Featured Articles

IHS teardown reveals Galaxy S5 BOM

IHS teardown reveals Galaxy S5 BOM

Research firm IHS got hold of Samsung’s new flagship smartphone and took it apart to the last bolt to figure out…

More...
Galaxy S5, HTC One M8 available selling well

Galaxy S5, HTC One M8 available selling well

Samsung’s Galaxy S5 has finally gone on sale and it can be yours for €699, which is quite a lot of…

More...
Intel lists Haswell refresh parts

Intel lists Haswell refresh parts

Intel has added a load of Haswell refresh parts to its official price list and there really aren’t any surprises to…

More...
Respawn confirms Titanfall DLC for May

Respawn confirms Titanfall DLC for May

During his appearance at PAX East panel and confirmed on Twitter, Titanfall developer Respawn confirmed that the first DLC pack for…

More...
KFA2 GTX 780 Ti Hall Of Fame reviewed

KFA2 GTX 780 Ti Hall Of Fame reviewed

KFA2 gained a lot of overclocking experience with the GTX 780 Hall of Fame (HOF), which we had a chance to…

More...
Frontpage Slideshow | Copyright © 2006-2010 orks, a business unit of Nuevvo Webware Ltd.
Friday, 01 February 2013 10:51

Surface RT plagued by high return rates, slow sales

Written by Peter Scott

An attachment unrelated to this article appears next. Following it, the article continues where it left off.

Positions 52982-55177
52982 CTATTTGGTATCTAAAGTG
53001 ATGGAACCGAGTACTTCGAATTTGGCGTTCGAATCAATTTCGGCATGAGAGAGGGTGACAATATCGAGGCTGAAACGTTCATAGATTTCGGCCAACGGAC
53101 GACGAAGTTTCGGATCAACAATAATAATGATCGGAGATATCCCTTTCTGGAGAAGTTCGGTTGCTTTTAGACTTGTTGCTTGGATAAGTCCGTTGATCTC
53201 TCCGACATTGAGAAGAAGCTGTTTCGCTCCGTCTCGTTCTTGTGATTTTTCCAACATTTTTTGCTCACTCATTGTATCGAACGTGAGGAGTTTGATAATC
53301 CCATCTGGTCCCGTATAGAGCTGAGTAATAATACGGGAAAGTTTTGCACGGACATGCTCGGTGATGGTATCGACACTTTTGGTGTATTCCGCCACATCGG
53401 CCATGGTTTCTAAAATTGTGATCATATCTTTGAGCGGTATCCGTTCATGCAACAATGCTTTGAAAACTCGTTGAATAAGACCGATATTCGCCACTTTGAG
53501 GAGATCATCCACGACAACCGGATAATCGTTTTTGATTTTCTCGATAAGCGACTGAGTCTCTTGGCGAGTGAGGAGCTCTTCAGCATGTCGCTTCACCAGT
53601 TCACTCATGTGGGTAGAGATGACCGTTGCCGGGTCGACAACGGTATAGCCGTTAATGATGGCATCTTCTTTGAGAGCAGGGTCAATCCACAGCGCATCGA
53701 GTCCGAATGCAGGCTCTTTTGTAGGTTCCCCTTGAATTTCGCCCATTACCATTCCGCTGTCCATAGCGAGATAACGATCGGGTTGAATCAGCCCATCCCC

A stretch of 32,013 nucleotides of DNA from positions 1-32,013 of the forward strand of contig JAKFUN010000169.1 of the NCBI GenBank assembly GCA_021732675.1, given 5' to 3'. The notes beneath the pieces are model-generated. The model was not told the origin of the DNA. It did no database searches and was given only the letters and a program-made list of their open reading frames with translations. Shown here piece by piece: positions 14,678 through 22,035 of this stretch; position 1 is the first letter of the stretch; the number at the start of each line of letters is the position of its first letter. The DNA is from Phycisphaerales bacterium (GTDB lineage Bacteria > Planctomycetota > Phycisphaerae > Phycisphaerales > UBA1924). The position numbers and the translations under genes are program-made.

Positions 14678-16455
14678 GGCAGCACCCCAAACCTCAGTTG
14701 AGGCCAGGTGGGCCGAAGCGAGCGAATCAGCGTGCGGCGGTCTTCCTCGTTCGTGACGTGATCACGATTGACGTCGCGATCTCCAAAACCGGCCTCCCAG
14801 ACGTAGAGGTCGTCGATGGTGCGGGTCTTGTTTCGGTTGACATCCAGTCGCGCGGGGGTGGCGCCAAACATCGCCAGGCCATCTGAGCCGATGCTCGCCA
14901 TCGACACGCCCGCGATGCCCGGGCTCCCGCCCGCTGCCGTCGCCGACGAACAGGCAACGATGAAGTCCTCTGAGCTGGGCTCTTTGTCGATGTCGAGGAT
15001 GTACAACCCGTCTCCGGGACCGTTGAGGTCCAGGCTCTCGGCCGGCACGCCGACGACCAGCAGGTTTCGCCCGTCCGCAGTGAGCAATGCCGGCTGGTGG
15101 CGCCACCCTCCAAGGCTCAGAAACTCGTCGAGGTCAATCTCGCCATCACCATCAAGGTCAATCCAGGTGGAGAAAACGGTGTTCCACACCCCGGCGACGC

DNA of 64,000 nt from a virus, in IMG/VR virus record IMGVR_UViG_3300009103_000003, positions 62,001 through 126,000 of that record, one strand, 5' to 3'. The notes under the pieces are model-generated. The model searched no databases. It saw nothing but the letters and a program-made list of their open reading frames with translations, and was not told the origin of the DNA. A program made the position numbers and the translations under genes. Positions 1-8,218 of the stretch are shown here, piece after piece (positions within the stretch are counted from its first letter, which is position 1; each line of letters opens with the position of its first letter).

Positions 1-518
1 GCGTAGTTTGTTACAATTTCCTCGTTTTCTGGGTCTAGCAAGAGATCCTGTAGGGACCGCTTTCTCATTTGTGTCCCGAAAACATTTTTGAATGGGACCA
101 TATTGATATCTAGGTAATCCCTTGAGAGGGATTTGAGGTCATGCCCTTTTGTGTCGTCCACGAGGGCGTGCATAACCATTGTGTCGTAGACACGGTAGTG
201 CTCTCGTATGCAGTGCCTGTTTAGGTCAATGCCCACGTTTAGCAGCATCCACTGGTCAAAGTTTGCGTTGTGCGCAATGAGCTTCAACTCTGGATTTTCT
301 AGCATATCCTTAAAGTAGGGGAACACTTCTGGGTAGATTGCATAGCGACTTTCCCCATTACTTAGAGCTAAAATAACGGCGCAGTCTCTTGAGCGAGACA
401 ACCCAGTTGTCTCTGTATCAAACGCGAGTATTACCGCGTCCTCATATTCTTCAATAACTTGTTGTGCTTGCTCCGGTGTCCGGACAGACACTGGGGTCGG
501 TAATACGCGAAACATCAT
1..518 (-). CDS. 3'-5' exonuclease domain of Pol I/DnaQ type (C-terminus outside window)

Still short of one million units


Sales of Microsoft’s Surface RT tablet remain weak and according to IHS iSuppli return rates are extremely high.

Total shipments of the Surface RT to the channel amounted to about 1.25 million units since launch, but sales were significantly lower. IHS iSuppli analyst Rhoda Alexander says just 55 to 60 percent of the devices were actually sold. This means Redmond managed to sell between 680,000 and 750,000 tablets since launch.

Rhoda claims the low “sales out” percentage is nothing unusually when it comes to newly introduced Android devices. However, Apple’s sales out figures are a lot better, as it usually manages over 90 percent.

What’s more, Alexander said she sees little evidence of Surface RT production in Q1, which means Microsoft is still trying to sell off inventory accumulated last year. Return rates are high, too. Alexander said there is a steep learning curve involved with Windows tablets and many consumers simply can’t be bothered.

Another problem for Microsoft is the lack of interest from other device makers and Windows RT devices are still few and far between.

More here.


Last modified on Friday, 01 February 2013 13:13
blog comments powered by Disqus

To be able to post comments please log-in with Disqus

 

Facebook activity

Latest Commented Articles

Recent Comments